23 March 2011

happiness is what everyone wants

Extraverts tend to be gregarious, assertive, and interested in seeking out excitement. An excellent human will be a person good at living life, who does it well and beautifully. What makes a virtuous character possible, which is in turn necessary if happiness is to be possible.


Epicurus’ ethical theory is hedonistic. Hedonism is the view that pleasure is the only intrinsic good and that pain is the only intrinsic bad. An object, experience or state of affairs is intrinsically valuable if it is good simply because of what it is. Epicurus identifies happiness as a more or less continuous experience of pleasure, and also, freedom from pain and distress. He recommends a policy whereby pleasures are maximized “in the long run.” In other words, Epicurus claims that some pleasures are not worth having because they lead to greater pains, and some pains are worthwhile when they lead to greater pleasures. The best strategy for attaining a maximal amount of pleasure overall is not to seek instant gratification but to work out a sensible long term policy.


In 350 Aristotle stated that happiness is what everyone wants (and Epicurus would agree). He also thinks that happiness is best achieved by a life of virtuous activity in accordance with reason. Aristotle does not think that virtuous activity is pursued for the sake of pleasure. Pleasure is a by product of virtuous action.


Stoic philosophers; Zeno believed happiness was a "good flow of life"; Cleanthes suggested it was "living in agreement with nature", and Chrysippus believed it was "living in accordance with experience of what happens by nature." (being yourself)

A number of attributes that correlate with happiness: relationships and social interaction, extraversion, marital status, employment, health, democratic freedom, optimism, endorphins released through physical exercise and eating chocolate, religious involvement, income and proximity to other happy people.

Evolutionary psychology or biology; what features are included in the brain that allow humans to distinguish between positive and negative states of mind, and how do these features improve humans' ability to survive and reproduce? Positive states of mind? Parties etc. Social positive skills, more reproduction?

Positive psychology; the results of actions that individuals deliberately engage in to become happier. - David T. Lykken,


The Oxford Happiness Questionnaire - an aggregate of self-esteem, sense of purpose, social interest and kindness, sense of humor and aesthetic appreciation.[8]

Stefan Klein, in his book The Science of Happiness, links the dynamics of neurobiological systems to the concepts and findings of positive psychology and social psychology.

A widely publicized study from 2008 in the British Medical Journal reported that happiness in social networks may spread from person to person.[ Happiness tended to spread through close relationships like friends, siblings, spouses, and next-door neighbours, and the researchers reported that happiness spread more consistently than unhappiness through the network.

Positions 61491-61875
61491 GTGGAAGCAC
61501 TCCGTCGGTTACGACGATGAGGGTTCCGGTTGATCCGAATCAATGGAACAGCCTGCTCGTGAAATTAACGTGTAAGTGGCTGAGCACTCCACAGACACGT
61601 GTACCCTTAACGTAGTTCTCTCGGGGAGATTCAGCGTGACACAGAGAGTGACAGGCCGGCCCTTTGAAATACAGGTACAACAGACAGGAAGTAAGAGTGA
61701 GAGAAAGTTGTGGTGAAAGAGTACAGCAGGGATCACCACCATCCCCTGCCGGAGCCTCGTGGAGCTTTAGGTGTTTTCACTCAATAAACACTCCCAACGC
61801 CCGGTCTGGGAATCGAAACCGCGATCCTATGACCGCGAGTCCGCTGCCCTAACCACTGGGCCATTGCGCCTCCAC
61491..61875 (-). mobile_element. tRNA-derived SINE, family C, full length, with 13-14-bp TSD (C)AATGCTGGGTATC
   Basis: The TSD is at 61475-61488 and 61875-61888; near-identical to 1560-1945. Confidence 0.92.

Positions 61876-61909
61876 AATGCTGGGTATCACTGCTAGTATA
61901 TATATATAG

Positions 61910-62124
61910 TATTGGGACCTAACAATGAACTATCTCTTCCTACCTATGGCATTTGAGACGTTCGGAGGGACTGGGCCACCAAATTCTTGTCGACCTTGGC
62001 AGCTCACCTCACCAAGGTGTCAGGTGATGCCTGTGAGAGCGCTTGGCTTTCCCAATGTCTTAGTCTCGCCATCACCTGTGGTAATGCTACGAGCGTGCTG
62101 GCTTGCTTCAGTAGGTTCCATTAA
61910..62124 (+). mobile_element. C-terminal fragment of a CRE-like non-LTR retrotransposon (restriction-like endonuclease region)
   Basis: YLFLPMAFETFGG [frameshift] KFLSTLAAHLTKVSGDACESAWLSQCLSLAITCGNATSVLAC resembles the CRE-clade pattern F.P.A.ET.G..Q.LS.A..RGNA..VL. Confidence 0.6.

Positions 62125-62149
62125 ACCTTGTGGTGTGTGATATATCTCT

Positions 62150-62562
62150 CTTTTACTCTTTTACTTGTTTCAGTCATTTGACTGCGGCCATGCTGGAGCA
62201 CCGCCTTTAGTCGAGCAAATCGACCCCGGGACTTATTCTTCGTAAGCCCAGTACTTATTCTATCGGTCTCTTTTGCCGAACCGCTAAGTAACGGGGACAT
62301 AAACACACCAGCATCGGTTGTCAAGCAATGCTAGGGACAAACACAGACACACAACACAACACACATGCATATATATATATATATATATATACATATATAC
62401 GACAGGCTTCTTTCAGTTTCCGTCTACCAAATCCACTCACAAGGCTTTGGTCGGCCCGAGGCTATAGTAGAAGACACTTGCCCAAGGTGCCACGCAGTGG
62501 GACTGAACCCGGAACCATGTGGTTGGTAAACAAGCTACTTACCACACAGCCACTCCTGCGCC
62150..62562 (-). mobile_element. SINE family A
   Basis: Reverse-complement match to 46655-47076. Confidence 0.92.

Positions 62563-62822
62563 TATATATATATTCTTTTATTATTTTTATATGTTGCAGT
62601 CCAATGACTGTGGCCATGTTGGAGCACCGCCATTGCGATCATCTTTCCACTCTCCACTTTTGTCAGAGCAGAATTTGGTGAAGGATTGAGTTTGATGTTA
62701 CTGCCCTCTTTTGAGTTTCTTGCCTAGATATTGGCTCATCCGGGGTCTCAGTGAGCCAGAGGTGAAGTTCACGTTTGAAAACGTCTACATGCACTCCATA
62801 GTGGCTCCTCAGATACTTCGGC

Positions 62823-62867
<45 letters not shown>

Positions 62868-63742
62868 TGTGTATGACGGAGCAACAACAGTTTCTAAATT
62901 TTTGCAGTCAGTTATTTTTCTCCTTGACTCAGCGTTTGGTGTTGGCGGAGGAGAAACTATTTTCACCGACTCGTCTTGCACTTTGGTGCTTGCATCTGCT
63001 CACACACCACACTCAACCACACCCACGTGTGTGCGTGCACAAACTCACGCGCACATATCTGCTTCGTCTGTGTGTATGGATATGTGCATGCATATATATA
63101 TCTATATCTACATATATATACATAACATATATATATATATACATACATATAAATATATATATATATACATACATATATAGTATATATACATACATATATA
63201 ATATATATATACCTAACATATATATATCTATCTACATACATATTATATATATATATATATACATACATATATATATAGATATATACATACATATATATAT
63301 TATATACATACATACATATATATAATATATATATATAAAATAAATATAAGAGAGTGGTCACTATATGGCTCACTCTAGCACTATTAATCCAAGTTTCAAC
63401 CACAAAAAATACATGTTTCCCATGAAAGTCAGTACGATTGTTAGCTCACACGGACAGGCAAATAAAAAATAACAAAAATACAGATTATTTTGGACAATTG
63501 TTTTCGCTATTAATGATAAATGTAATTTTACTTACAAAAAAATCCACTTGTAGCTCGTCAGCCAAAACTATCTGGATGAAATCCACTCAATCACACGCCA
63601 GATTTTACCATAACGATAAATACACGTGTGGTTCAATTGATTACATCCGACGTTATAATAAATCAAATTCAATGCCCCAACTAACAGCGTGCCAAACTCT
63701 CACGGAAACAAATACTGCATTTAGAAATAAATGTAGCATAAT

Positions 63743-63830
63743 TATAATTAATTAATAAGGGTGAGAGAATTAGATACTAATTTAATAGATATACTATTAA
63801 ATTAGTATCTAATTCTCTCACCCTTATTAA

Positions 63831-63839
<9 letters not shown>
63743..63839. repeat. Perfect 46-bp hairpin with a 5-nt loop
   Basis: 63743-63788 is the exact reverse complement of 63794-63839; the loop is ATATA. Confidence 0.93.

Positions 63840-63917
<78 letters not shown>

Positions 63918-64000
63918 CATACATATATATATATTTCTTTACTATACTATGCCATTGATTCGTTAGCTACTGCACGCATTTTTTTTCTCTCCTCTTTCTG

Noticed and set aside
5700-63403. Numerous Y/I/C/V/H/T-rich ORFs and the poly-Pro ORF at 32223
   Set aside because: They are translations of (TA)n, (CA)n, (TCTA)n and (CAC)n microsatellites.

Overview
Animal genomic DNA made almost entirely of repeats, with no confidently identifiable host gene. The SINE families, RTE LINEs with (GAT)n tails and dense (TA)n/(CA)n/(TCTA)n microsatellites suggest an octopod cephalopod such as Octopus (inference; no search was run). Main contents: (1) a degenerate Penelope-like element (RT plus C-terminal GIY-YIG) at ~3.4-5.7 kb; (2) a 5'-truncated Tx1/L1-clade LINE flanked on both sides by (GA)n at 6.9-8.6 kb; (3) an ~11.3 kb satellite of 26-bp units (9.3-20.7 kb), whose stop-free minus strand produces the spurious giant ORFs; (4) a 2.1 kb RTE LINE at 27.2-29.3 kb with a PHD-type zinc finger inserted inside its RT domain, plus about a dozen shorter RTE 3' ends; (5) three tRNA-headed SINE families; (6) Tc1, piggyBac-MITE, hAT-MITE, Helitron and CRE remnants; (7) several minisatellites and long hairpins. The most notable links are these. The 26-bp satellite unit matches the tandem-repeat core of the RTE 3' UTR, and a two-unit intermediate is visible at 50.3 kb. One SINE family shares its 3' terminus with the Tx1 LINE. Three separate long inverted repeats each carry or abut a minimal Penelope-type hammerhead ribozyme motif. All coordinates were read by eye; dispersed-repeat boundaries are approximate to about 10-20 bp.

Aging and happiness - Research in the US has found that older Americans are generally happier than younger adults. Young adults reported more anger, anxiety, depression, financial problems, troubled relationships and career stress.

Happiness is also correlated with the ability to "rationalize or explain" social and economic inequalities.

One American study found that people were happier after spending money on experiences, rather than physical things.

Religious people are happier and less stressed because of the social contact and support that result from religious activities

Buddhism - Ultimate happiness is only achieved by overcoming craving in all forms. For ultimate freedom from suffering, the Noble Eightfold Path leads its practitioner to Nirvana, a state of everlasting peace.

Mencius, 2300 years ago - He argued that if we did not feel satisfaction or pleasure in nourishing one's "vital force" with "righteous deeds", that force would shrivel up (Mencius,6A:15 2A:2).

Economic freedom correlates strongly with happiness. According to Professor Edward Glaeser, people constantly make choices that decrease their happiness, because they have also more important aims.

Positive psychology

1. Research into the Pleasant Life, or the "life of enjoyment", examines how people optimally experience, forecast, and savour the positive feelings and emotions that are part of normal and healthy living (e.g. relationships, hobbies, interests, entertainment, etc.).

2. The study of the Good Life, or the "life of engagement", investigates the beneficial affects of immersion, absorption, and flow that individuals feel when optimally engaged with their primary activities. DJing for me. These states are experienced when there is a positive match between a person's strength and the task they are doing, i.e. when they feel confident that they can accomplish the tasks they face.

3. Inquiry into the Meaningful Life, or "life of affiliation", questions how individuals derive a positive sense of well-being, belonging, meaning, and purpose from being part of and contributing back to something larger and more permanent than themselves (e.g. nature, social groups, organizations, movements, traditions, belief systems).

Mindfulness, defined as actively searching for novelty, is also characterized as non-judging, non-striving, accepting, patient, trusting, open, curious, and letting go. Its benefits include reduction of stress, anxiety, depression, and chronic pain.

Flow, or a state of absorption in one's work, is characterized by intense concentration, loss of self-awareness, a feeling of control, and a sense that "time is flying." Flow is an intrinsically rewarding experience, and it can also help one achieve a goal (e.g. winning a game) or improve skills (e.g. becoming a better DJ).

Spirituality is associated with mental health, managing substance abuse, marital functioning, parenting, and coping. It has been suggested that spirituality also leads to finding purpose and meaning in life. This research on the benefits of spirituality is limited, however, to mostly studies using cross-sectional questionnaires.